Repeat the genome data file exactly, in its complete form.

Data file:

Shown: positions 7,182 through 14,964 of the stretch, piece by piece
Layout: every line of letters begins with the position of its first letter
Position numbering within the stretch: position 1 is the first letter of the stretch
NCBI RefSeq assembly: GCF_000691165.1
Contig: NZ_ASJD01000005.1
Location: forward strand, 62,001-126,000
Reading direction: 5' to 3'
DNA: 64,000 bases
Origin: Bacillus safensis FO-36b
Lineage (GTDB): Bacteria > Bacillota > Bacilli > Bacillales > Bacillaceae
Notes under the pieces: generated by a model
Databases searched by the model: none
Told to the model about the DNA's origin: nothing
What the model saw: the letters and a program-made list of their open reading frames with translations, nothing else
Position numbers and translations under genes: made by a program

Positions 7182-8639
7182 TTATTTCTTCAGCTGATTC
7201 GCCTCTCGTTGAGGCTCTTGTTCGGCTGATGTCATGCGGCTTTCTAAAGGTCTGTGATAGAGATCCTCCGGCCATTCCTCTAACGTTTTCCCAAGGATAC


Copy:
Shown: positions 7,182 through 14,964 of the stretch, piece by piece
Layout: every line of letters begins with the position of its first letter
Position numbering within the stretch: position 1 is the first letter of the stretch
NCBI RefSeq assembly: GCF_000691165.1
Contig: NZ_ASJD01000005.1
Location: forward strand, 62,001-126,000
Reading direction: 5' to 3'
DNA: 64,000 bases
Origin: Bacillus safensis FO-36b
Lineage (GTDB): Bacteria > Bacillota > Bacilli > Bacillales > Bacillaceae
Notes under the pieces: generated by a model
Databases searched by the model: none
Told to the model about the DNA's origin: nothing
What the model saw: the letters and a program-made list of their open reading frames with translations, nothing else
Position numbers and translations under genes: made by a program

Positions 7182-8639
7182 TTATTTCTTCAGCTGATTC
7201 GCCTCTCGTTGAGGCTCTTGTTCGGCTGATGTCATGCGGCTTTCTAAAGGTCTGTGATAGAGATCCTCCGGCCATTCCTCTAACGTTTTCCCAAGGATAC